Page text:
Basically, when the pan’s perfectly preheated, the ring around the spot will turn solid red. As soon as you see this, you know the pan is prepared and ready for your fish (or anything else really). It’s a really nice feature to have, and it’s very unique.
Okay, so what’s up with that one flaw? The pan has a tendency of pooling the oil around the outside edge. Thus, sometimes, the center can get too dry for your food. If not for this issue, we’d venture to say this might have topped this list. Also, one last thing, the tempered glass lid it comes with is very nice.
- Heats evenly and quickly
- Easy to clean
- The quality is very high
- Oil tends to pool along the edge
- Kind of pricy
- Rim around the lid can dent a bit
5. S-KITCHN Nonstick Grill Pan
When compared to the rest, this is definitely a little bit different, but we feel it fills out this list of the best pans for cooking fish quite nicely. Much like with the cast iron pan, this sports grill plates, but this is a little different in its design.
No, this isn’t cast iron, even though it kind of looks like it. Instead, it’s made of aluminum and has an aluminum indoor grill pan, as just mentioned. While this makes it much lighter and easier to handle than cast iron, it’s also not quite as efficient at distributing heat (though it’s still good in this area).
Even though this looks like a pan that you’d put in the oven, it can also be placed on the stovetop. The dual handles help make moving and transferring it quite simple. With that being said, the handles will get hot and are angled upward. Due to this, they can be somewhat of a burn hazard. Just be wary of them is all.
Really, this is an excellent way of grilling fish indoors. It won’t create quite the same results, but it’s still a great way to do so. Not a flawless design, but this rather affordable option will be a great choice for many.
- A great way to grill inside
- Backed by a two-year warranty
- Compatible with all stove types
- The handles get hot
- Handles can burn due to placement
- Heat distribution isn’t the best
Frequently asked questions
How do you know when fish is done cooking?
There are a few good ways to know when your fish is done cooking. The first way is to ensure that the internal temperature of the thickest part of the fish is 140 to 145 degrees. Secondly, at an angle, take a fork at the thickest point of the fish and twist it gently.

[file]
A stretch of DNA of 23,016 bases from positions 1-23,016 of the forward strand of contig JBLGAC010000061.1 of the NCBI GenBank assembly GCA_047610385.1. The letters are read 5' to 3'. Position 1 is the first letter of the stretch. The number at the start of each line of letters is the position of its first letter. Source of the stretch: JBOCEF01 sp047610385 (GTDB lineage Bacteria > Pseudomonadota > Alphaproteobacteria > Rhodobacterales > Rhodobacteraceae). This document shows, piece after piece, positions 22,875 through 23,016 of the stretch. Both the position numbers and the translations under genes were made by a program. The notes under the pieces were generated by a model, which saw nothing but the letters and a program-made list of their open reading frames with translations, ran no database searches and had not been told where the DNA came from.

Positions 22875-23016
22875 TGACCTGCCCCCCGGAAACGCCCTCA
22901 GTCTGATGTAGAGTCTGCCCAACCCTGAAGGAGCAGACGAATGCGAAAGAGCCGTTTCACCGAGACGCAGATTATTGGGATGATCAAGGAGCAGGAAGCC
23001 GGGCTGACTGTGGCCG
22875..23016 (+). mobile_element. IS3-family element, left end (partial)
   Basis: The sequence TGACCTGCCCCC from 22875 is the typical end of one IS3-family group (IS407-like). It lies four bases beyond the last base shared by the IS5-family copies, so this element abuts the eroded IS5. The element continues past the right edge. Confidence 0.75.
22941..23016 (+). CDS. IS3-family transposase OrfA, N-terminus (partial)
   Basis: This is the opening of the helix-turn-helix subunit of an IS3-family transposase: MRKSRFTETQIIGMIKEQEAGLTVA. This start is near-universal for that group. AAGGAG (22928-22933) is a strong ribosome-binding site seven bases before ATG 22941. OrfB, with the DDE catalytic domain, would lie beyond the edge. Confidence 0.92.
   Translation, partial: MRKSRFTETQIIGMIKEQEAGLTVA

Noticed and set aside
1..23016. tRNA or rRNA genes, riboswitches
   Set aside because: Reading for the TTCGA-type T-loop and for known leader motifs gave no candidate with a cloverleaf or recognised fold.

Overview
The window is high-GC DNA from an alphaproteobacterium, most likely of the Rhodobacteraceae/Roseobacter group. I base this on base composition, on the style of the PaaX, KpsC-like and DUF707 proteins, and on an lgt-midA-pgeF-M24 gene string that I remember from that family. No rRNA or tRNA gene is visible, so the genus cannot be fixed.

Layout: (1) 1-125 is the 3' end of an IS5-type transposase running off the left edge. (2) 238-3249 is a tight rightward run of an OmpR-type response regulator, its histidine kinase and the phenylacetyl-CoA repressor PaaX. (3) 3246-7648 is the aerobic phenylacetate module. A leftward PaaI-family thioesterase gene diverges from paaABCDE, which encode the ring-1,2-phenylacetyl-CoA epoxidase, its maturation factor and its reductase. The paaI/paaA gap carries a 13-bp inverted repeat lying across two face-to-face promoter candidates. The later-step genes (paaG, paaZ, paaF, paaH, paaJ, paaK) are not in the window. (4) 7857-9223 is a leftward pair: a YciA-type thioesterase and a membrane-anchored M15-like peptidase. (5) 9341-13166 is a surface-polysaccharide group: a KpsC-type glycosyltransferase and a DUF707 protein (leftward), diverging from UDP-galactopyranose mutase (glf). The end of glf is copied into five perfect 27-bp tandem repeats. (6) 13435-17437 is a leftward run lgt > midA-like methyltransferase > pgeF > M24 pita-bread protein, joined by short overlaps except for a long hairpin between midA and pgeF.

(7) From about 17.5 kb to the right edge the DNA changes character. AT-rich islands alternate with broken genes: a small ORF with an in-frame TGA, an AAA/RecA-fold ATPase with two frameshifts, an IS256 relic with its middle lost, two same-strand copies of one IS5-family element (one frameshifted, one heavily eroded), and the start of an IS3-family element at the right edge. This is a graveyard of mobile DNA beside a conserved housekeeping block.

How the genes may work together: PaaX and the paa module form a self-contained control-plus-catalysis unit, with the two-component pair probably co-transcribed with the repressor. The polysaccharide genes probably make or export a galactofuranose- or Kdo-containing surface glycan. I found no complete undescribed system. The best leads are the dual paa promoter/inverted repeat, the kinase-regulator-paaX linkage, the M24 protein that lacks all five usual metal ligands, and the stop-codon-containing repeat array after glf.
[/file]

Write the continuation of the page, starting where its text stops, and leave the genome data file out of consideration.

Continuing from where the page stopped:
When it’s done, the fish is going to flake easily, and you’ll also notice it lose its raw appearance. Of course, you can also rely on the 10-minute rule…
What is the 10-minute rule?
If you’ve cooked fish in the past, you’ve possibly already implemented the 10-minute rule before. It’s a pretty simple rule for cooking fish, and it’s based on the principle of cooking it 10 minutes for every inch of thickness.
So, this means that you’ll need to know the exact thickness of your fish. Also, it means if you’re making rolled or stuffed fish, you’re going to want to wait to measure the thickness after the fish has been prepared.
As an example, let’s say your fish is ½-inch thick. That would mean you’d need to cook it for five minutes, in total. You can flip the fish over at the halfway mark (which would be 150 seconds in this example) to ensure both sides are evenly cooked.
How do you keep fish from sticking?
The worst pans for cooking fish are those that can’t keep it from sticking, right? While there’s some truth in that, a lot of it comes down to the cook. In other words, while the pan you use most certainly can affect how bad it sticks, you also want to keep some things in mind.
One, the pan needs to be well-oiled. Two, the pan needs to be of proper heat. Medium-high heat is a good way to go. Of course, opting with the pans for cooking fish that sport good surface coatings is also a good idea.
How do you clean a cast iron pan?
There was only one cast iron pan on this list, but the material always makes for one of the best pans for cooking fish. Yet, the cleaning of cast iron is a special process. You don’t want to clean it in the same method that you’d clean many of your cookware.
This cleaning process comes from Cook’s Illustrated, for the record. For starters, it’s always easier to clean cast iron when you do it right after cooking. Now, to clean the surface, run it under some hot water and scrub with a non-abrasive pad. It’s best to avoid using soap, but they do mention that you can use a small amount.
However, if you clean cast iron right away, you’re not going to need to use soap and, personally, we’d recommend not using soap at all. Afterward, use a paper towel to dry it off or place it on the stovetop to allow it to dry. Then, with the cast iron pan on the stovetop and hot, add some oil to the pan and use some paper towels to coat the surface.
Ensure no oil remains and that the surface is smooth and shiny, and then allow the pan to cool completely before storing.